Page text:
Citizen journalism coaching. Assist us inform Omaha’s tales.

From the pandemic to protests and everything in between, 2020 has highlighted both the successes and the shortcomings in local media. While we’ve worked tirelessly to tell you the important stories of a chaotic year, we could easily have doubled or tripled our coverage. The number of staff has been reduced in the local media, which meant that more stories fell through the cracks even before the pandemic.

That’s why we need your help.

Help the reader compile “Journalism as Activism: Everyday People Holding Society to Account,” an opening event that gives people an opportunity to learn why citizen journalism is the future of the media.

The event aims to give reporters the opportunity to tell the stories of underrepresented populations through activism and documentation on site. During the summit, Omahans will also learn about a 2021 summer program that will teach budding reporters and documentators the principles of citizen journalism.

The event will take place on Sunday, January 17th from 5:00 p.m. to 6:30 p.m. via Zoom and will also be broadcast live on Facebook. Interested participants can register for their free ticket on Eventbrite. The aim of the event is to inform interested Omahans about training opportunities for journalists, be it through practical internship experience or through higher education.

At the summit, where local moderators will be represented, the principles of citizen journalism and the possibilities for people to get involved in this area will be conveyed. The program consists of 10 presentations by local journalism experts:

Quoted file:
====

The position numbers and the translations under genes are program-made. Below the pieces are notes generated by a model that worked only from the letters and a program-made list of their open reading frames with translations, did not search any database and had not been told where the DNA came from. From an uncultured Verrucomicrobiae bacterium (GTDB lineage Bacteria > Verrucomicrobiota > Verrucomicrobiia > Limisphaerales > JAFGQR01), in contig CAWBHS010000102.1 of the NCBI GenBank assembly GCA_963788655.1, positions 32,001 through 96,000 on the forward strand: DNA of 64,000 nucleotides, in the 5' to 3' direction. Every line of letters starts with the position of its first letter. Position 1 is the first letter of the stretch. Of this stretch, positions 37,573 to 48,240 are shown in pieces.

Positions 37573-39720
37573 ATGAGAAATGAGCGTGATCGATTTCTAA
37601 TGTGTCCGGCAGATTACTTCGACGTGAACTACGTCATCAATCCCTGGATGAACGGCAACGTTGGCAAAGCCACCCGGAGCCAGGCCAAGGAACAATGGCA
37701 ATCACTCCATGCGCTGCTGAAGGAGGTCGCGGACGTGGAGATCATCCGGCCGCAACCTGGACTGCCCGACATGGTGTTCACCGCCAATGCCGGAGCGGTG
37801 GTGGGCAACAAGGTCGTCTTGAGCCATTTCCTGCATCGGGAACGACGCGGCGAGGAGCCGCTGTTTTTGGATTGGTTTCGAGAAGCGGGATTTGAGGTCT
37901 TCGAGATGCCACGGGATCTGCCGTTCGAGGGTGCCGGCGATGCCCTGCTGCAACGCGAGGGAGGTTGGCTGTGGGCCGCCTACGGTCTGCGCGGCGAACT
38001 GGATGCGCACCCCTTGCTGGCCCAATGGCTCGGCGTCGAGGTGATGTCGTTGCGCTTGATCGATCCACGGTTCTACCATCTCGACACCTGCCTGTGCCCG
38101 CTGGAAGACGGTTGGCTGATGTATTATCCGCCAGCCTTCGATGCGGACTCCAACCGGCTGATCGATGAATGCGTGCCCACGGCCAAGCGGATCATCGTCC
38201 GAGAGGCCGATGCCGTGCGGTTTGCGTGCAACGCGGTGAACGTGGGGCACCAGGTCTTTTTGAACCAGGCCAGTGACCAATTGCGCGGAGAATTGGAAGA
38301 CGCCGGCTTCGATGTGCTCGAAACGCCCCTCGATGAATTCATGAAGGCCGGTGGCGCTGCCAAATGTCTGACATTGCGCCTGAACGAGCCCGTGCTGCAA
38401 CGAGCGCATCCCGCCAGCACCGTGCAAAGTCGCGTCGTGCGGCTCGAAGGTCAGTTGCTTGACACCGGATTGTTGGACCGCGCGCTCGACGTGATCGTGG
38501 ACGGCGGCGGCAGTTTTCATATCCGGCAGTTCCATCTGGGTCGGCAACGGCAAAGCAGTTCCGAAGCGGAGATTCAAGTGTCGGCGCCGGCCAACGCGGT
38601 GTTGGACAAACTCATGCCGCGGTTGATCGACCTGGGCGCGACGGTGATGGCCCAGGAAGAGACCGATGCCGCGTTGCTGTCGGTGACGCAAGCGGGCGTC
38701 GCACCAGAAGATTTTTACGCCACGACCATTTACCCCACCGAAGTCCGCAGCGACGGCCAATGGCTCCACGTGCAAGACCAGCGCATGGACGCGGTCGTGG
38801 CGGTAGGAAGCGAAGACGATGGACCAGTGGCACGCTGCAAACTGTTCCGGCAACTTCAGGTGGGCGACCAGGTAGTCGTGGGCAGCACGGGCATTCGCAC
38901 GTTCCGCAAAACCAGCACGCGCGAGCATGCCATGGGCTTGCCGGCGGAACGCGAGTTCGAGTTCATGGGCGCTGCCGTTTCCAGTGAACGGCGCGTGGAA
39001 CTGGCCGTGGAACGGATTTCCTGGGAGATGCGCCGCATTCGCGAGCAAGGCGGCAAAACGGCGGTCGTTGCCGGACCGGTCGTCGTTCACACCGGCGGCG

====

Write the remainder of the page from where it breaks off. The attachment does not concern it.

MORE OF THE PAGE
• Introduction by Dawaune Lamont Hayes, founder and director of NOISE
  • Digging into data by Matt Wynn, USA Today reporter
  • Reporting Basics by Chris Bowling, The Reader News Reporter
  • Citizen journalism and activism by Bear Alexander, reporter and ProBLAC organizer
  • The Basics of Backpack Technology from Franque Thompson, Emmy-nominated and award-winning Associated Press reporter at Q13 Fox Seattle
  • Reporting security by JaKeen Fox, community organizer and owner of JaKeen Fox Solutions
  • The value of documentation by Darryl Holliday, reporter and director of the City Bureau’s news lab
  • Broadcast journalism and on-air training for “Buddi3 Da Gawd” (Mark McGaugh), reporter, radio presenter and record producer
  • Journalism as the career of Karen Weber, professor at the UN School of Communication
  • Closing remarks by John Heaston of The Reader

Please share the event information with friends, social media followers or other interested journalistic groups. If you have any questions, please send an email to Juli Oberlander at [email protected]

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